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At home with Mao's photographer

AT the age of 21, Lu Houmin was assigned to take pictures of the Chinese leaders in Zhongnanhai, including Chairman Mao Zedong. Later Lu became Mao's private photographer for 12 years.

"Today all I want to express is that I am really honored. The period that I worked with Mao was the golden time in my life," says 81-year-old Lu, who appears much younger and sharper than his age might suggest.

Titled "Mao Zedong In My Lens," the ongoing exhibition at the Shanghai Art Museum features about 100 of Lu's photographs of Mao.

The photos record rare and personal scenes from the life of Chairman Mao, the great man who changed the history of China.

Some of the mystery surrounding Mao's personal life is revealed in Lu's photographs.

Viewers will be able to discover an ordinary loving father playing happily with his children and the leisure time that Mao enjoyed through swimming and table tennis.

"Many people ask me what was Mao's favorite picture," Lu says. "In fact, Mao didn't care about his pictures, but he was a very nice person and fully supported my job."

The erosion of time has not worn away Lu's first impression on meeting Mao.

"I was assigned to shoot some pictures of him at a meeting," he recalls. "What an honor for a young man at that time! My tender heart was filled with excitement and exhilaration."

But the overstated power that surrounded Mao gradually washed away for Lu. "Mao was an amiable person and he really cared about his staff - from his bodyguard and nurse to his doctor and cook," he says.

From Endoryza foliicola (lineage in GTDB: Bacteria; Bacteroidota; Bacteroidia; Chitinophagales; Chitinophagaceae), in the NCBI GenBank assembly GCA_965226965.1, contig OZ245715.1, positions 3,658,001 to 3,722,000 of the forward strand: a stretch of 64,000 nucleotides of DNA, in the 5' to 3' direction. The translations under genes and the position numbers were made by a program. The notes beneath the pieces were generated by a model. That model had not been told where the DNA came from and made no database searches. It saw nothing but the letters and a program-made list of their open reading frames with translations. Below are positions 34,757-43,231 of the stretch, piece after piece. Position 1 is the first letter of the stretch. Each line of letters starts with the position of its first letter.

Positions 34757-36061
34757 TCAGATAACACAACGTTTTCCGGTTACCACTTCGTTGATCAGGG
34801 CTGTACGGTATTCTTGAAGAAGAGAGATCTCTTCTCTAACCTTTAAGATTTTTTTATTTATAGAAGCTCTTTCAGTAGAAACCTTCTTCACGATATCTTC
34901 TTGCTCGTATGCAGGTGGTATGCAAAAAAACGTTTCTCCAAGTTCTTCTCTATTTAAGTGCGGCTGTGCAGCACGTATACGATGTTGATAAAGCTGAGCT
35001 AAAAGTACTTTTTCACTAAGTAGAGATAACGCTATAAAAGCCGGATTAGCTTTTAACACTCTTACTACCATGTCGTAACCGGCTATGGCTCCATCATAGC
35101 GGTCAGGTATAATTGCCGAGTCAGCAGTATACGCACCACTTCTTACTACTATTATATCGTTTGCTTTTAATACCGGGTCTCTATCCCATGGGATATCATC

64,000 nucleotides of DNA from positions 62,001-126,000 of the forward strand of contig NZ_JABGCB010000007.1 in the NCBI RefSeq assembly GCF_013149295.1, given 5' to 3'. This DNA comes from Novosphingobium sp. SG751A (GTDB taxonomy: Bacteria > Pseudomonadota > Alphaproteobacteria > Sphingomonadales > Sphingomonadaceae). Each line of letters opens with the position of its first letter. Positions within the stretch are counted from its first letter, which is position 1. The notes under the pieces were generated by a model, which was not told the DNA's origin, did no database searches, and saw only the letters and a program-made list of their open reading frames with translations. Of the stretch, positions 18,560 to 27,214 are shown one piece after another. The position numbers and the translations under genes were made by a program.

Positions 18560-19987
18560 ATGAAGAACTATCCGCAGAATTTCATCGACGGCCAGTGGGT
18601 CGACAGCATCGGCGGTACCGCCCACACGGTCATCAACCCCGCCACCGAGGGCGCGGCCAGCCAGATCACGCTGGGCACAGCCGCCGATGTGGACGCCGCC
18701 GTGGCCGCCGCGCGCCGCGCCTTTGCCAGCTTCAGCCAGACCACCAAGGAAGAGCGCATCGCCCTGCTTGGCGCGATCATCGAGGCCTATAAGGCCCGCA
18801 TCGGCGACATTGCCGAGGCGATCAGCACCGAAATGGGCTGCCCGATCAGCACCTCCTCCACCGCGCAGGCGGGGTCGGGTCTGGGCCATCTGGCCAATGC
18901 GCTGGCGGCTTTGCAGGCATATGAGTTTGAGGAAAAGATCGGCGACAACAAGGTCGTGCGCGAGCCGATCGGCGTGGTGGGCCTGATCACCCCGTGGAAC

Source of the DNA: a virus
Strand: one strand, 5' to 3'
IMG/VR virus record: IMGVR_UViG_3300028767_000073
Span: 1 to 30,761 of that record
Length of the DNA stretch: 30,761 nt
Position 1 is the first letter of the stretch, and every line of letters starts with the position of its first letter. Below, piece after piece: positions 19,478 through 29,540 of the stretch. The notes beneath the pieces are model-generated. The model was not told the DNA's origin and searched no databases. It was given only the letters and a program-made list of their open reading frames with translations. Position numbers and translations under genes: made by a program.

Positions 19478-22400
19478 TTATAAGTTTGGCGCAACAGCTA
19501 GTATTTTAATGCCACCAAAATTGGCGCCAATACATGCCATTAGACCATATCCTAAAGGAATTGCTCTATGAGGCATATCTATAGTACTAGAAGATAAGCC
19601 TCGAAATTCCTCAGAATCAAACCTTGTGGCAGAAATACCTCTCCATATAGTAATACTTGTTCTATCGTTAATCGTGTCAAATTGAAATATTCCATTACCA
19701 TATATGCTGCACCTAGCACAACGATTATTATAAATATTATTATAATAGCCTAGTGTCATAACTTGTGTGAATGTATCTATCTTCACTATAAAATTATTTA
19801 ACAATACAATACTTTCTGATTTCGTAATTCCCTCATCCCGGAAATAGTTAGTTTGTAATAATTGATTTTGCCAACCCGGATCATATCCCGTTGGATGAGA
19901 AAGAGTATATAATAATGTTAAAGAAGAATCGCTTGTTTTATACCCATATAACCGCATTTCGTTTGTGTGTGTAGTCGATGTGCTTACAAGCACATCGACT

Lu recalls that in 1961 one of his pictures won an award, and he was invited to receive the honor in Cuba.

"You know, it was very difficult to arrange an overseas trip at that time," he says. "Unexpectedly Mao agreed to my trip, showing his strong trust in me."

Yet, life has its ups and downs.

Lu's special relationship with Mao also made him a target during the "cultural revolution" (1966-1976).

He was assigned to be "re-educated" in the countryside in Jiangsu Province with his family.

"I stayed there for seven years," he says, "but to tell the truth, I didn't feel tortured as I loved the peace and harmony of the countryside where one could be close to the nature."

Later one of his friends suggested that Lu write a letter to Mao to tell him of his situation.

"I wrote my first letter to Chairman Mao and the result was I got a new job in Jiangxi Province," he says with a smile. "Then I wrote a second letter to him, and finally I was able to return to Beijing."

Perhaps that's why Mao's death in 1976 shocked Lu.

"I still clearly remember the day when I heard of the death of Mao," he says. "I was sorrowful, much more sorrowful than the other people around me, as I had a special feeling and link with him."

When asked which characteristic of Mao he admires the most, Lu gives a simple reply: "You could not imagine how thrifty Mao was in life!"

The "icon of China" only had one pair of leather shoes and a well-patched blanket.

"Believe it or not, most of the delicacies we eat today had never been tasted by Mao. A great man! A great leader!" he says with a tremor in his voice. "He loved his daughters so much, yet the two girls could only dine at the canteen with all of us when they got home from school."

In fact, Mao was a great example in convincing his staff not to be "privileged."

"That's why even after his death, we didn't obtain many material benefits from him. I, together with some of his former staff, would reverently go to his memorial hall every September 9 and December 26 (the dates of Mao's death and birth)," he adds.

So does he still keep in contact with Mao's family? "We often meet at some memorial activities of Mao," Lu says.

There was a rumor in the photography community that Jiang Qing, Mao's third wife, once learned photography from Lu.

"No, that's not right. Of course, sometimes I also shot pictures of her," he says. But the pictures are not included in the exhibition.

"I bet you have read many of the memoirs written by the staff who had once worked for Mao," Lu says with a smile. "I don't want to repeat the same thing over and over in words. My pictures are actually more vivid and honest and show the public a real Chairman Mao."

Date: through July 12, 9am-5pm

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